Dir: George Clooney. US 2002. 112mins
George Clooney dons two hats for Confessions Of A Dangerous Mind - actor and director - but that's nothing compared to the double life that the film's real-life protagonist enjoys. If former TV game show creator Chuck Barris (The Dating Game, The Newlywed Game, The Gong Show) is to be believed, he was a TV producer by day and a CIA assassin by night, with 33 kills under his belt. Fact or fiction' Only Barris knows.
While Clooney reveals a strong visual sense and an unusually sure hand in his directorial debut - and Rockwell gives a terrific performance in the lead - the picture's lack of a marquee-name star in the lead role to play alongside all the glamorous cameos and Barris' own lack of profile outside the US (nor will many people inside the US recognise the name) greatly diminishes its chances of commercial success. Competition from Spike Jonze's even more absurdist comedy, Adaptation, will further cut into box office potential (ironic, given that Charlie Kaufman wrote both screenplays).
A pioneer in the TV game show arena, Barris was the first to use contestants' spontaneous reactions, rather than scripted answers, on air. Wildly popular with the public, the programmes were vilified by high-brow critics, who found the level of entertainment to be shallow and almost offensively mindless.
Based on Barris' 1982, self-described 'unofficial autobiography', the film starts with a naked and freaked out Barris (Rockwell), who has locked himself in a hotel room in the midst of a total nervous breakdown. His long-time girlfriend Penny (a sparkling Barrymore), stands outside the door, trying to talk her way in.
The story is told in flashback, chronicling the ambitious go-getter's rise to professional success, his (alleged) recruitment by the CIA (in the person of a wonderfully deadpan Clooney) and his numerous missions for the covert agency. He revelled in his secret life, merging the two when he carried out assignments while chaperoning Dating Game winners on their romantic get-aways to far-flung places like Berlin and Helsinki.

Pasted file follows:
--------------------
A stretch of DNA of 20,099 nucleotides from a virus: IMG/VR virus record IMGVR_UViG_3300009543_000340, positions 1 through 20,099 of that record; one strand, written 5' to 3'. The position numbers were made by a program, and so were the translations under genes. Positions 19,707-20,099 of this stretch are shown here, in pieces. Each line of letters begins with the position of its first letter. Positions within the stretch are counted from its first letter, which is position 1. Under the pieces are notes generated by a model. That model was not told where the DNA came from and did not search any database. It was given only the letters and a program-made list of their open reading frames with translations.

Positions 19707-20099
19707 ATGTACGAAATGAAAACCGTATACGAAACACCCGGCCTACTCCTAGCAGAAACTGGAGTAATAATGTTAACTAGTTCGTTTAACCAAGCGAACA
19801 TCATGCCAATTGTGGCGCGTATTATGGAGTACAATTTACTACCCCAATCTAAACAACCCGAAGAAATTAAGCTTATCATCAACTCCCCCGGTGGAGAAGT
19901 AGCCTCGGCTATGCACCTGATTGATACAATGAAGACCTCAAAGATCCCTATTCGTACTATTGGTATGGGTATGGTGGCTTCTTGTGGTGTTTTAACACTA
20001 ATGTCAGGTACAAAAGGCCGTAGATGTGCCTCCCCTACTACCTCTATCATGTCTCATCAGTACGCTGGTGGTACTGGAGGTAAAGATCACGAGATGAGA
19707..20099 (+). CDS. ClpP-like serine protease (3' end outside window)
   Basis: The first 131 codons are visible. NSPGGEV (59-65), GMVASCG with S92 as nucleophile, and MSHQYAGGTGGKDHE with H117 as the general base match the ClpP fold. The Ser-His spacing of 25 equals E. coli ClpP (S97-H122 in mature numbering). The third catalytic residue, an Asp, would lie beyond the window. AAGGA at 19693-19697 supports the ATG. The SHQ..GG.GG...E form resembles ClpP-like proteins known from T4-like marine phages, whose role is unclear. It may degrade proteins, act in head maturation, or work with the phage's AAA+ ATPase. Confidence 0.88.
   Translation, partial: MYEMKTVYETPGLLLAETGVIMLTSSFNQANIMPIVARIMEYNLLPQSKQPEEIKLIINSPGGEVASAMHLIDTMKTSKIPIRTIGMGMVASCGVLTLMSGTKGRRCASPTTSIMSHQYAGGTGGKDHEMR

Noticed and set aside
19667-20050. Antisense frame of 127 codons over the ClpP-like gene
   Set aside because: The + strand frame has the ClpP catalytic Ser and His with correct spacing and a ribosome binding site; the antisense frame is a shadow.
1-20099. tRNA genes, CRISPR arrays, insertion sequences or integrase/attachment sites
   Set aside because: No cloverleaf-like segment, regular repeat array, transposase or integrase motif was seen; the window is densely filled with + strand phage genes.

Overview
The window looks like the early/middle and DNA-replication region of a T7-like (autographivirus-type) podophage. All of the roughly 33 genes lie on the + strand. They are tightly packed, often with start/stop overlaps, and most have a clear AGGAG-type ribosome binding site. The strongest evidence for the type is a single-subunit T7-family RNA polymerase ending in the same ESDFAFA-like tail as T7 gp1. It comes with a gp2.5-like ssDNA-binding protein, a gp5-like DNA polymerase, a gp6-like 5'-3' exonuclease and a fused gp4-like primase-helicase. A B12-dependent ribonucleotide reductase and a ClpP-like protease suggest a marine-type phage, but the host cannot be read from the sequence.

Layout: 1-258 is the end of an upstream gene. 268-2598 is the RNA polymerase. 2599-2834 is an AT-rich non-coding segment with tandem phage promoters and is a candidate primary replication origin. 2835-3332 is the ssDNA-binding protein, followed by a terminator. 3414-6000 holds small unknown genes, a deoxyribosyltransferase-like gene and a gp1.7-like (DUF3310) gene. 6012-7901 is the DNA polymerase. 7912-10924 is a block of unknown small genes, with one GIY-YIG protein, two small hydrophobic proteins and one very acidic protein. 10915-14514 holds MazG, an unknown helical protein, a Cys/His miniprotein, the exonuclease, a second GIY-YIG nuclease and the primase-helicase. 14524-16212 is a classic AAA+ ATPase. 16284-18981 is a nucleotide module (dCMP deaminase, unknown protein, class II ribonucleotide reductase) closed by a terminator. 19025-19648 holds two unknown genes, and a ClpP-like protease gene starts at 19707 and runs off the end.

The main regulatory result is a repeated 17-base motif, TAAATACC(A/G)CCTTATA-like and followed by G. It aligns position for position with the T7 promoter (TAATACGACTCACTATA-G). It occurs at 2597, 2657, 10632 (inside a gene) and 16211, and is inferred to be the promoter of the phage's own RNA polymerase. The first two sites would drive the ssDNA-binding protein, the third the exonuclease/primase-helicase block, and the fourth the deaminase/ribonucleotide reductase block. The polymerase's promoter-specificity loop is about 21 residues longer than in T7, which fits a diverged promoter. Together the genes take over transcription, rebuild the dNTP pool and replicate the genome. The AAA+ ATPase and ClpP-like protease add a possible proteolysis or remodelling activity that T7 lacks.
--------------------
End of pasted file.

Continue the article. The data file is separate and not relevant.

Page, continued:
Along the way he meets mysterious femme fatale Patricia (Roberts, paying good-natured homage to film noir bad girls), who may or may not be a figment of his fantasies. As obsessed with sex as Auto Focus' Bob Crane, Barris was an inveterate womaniser who could not see that he had already found the perfect woman in Penny. Eventually Barris starts to unravel, but Rockwell does a bang-up job of conveying this, the script fails to explain what precipitates this. Is he having qualms about killing people' Does the cancellation of his shows send him off the deep end' With two demanding jobs, is he simply spreading himself too thin'
That Barris is a sleazy character does not help. Rockwell gives him what, under normal circumstances, might be a mitigating naivete but the audience has seen too much unappealing behaviour to cut him any slack. Indeed, the suspicion is that the film version is kinder and gentler than the real article - and it is difficult to root for someone that unsavoury.
Admiring the talent and skill that went into the film, however, is easy. As a director, Clooney's sense of composition and framing is unusually developed for a first-timer, as is his overall vision of the film's multiple looks. Nor does working with cinematographer Newton Thomas Sigel hurt. As Sigel proved in Three Kings, an earlier outing with actor Clooney, he knows how to capture a mood, suggest an emotion and tell a story both through creative shooting and postproduction manipulation of images. He and Clooney are an exceptionally sympatico teaming.
In the end, however, the film proves more impressive than memorable. Given how beautifully the individual parts work - the acting, directing, cinematography and editing - it seems to be a case of the parts simply being greater than the whole.
Pro co: Mad Chance Productions, Section Eight
US dist: Miramax
Int'l dist: BVI
Exec prods: Steven Soderbergh, Rand Ravich, Bob Weinstein, Harvey Weinstein, Jon Gordon and Stephen Evans
Prod: Andrew Lazar
Scr: Charlie Kaufman, based on the book by Chuck Barris)
Cinematography: Newton Thomas Sigel
Prod des: James D Bissell
Ed: Stephen Mirrione
Music: Alex Wurman
Main cast: Sam Rockwell, Drew Barrymore, Julia Roberts, Clooney, Rutger Hauer